The industry built around academic plagiarism
“Ed Dante” earns $66,000/year writing other people’s papers for them. He works for an online firm that receives requests, charges large fees, and writes papers for students. [Yes, these do exist.] Essays for English classes, reports for history courses, business proposals, even graduate theses in any number of subjects. You name it. Mr. Dante (no doubt a pseudonym) chronicled the nature of his rather shameless employment in a (not surprisingly) well-written, sometimes humorous, and thoroughly devastating article published in The Chronicle of Higher Education. An excerpt:
In the past year, I’ve written roughly 5,000 pages of scholarly literature, most on very tight deadlines. But you won’t find my name on a single paper.
The entire article
is framed around Dante’s interaction with a particular (desperate) client. But we also learn how Dante got into the “business” of plagiarism. It’s very sobering stuff. It’s imperative that educators encourage students to understand that the academic process is about learning, it is not about getting grades (though we have to give them, and they ought not to be inflated). Grades are to be the objective, external measure of mastery, the byproduct of preparation. John Wooden used to tell his basketball players, “Success is the byproduct of preparation.” It was never about winning for Wooden, it was about practicing, growing, learning, the development of excellence. So it must be for us in the classroom, particularly if we’re Christians seeking to live, teach, and train others to live coram Deo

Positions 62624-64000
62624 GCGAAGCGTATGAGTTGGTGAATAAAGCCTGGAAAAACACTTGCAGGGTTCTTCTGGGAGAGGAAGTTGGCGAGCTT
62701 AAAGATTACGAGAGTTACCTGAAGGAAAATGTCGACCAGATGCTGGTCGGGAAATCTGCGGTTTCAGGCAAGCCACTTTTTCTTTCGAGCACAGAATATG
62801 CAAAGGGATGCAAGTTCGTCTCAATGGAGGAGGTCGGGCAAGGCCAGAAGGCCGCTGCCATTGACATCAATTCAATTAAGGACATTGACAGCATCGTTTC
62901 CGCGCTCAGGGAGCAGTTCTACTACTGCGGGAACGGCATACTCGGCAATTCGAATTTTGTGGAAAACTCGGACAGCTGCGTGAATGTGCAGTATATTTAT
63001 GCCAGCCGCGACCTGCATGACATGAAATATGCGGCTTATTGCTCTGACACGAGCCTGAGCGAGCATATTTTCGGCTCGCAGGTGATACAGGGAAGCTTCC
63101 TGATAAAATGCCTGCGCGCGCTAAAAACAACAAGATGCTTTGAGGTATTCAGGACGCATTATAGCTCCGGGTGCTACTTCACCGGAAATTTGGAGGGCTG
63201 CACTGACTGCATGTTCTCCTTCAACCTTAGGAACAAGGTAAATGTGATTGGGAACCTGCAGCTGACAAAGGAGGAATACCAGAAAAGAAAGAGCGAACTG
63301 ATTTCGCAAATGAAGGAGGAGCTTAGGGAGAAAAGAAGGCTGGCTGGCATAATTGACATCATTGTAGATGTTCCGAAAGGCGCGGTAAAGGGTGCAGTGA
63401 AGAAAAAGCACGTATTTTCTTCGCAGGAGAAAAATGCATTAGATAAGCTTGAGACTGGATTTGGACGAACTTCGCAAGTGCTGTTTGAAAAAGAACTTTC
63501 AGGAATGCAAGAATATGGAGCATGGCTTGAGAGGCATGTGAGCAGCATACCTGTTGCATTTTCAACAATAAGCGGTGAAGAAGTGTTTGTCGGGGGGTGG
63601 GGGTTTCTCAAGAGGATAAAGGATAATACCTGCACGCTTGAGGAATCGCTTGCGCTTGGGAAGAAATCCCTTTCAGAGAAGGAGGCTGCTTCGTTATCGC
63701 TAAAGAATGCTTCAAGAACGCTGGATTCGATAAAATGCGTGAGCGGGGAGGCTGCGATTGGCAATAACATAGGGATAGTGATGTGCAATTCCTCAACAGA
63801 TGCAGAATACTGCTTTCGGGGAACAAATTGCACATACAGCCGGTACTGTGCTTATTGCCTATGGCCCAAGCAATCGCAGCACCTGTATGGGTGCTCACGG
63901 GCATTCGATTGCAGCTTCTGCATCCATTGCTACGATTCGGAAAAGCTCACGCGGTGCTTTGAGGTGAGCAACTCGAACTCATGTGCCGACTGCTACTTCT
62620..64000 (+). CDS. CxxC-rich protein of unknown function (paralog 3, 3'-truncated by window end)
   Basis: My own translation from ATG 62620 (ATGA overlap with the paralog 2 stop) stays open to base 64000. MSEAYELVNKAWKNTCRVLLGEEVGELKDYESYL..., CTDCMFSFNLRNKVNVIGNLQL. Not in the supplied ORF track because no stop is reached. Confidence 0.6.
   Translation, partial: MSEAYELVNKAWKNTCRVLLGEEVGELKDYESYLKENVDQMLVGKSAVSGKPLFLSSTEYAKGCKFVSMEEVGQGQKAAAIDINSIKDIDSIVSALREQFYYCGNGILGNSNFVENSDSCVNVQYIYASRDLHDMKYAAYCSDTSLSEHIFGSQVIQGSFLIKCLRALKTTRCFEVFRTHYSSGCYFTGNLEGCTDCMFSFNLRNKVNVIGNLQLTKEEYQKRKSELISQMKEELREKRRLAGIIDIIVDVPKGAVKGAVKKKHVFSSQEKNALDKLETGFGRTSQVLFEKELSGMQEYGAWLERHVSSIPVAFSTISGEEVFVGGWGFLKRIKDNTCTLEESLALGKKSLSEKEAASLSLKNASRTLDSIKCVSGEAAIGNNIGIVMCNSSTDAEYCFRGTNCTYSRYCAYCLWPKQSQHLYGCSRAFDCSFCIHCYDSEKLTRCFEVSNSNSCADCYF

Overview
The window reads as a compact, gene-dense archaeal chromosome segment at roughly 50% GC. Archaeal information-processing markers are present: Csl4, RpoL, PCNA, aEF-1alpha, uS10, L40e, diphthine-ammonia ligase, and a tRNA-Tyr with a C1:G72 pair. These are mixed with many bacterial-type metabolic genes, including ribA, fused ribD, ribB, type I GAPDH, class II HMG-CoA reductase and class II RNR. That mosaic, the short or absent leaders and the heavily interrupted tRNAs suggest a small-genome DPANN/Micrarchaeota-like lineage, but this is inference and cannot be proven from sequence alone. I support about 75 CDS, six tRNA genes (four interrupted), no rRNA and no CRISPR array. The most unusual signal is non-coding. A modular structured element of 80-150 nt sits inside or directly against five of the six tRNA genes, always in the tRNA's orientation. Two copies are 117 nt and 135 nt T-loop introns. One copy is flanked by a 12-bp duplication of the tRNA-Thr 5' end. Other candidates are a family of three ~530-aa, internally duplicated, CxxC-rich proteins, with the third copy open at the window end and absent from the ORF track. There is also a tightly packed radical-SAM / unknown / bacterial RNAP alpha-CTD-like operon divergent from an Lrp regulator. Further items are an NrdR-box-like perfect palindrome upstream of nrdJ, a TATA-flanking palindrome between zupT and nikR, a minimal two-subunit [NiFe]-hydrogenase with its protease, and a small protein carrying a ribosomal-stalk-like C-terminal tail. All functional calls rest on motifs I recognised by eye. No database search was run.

, before the face of God.
This is such a crucial issue that I devote a fair amount of space to it in Thriving at College
HT: Owen Strachan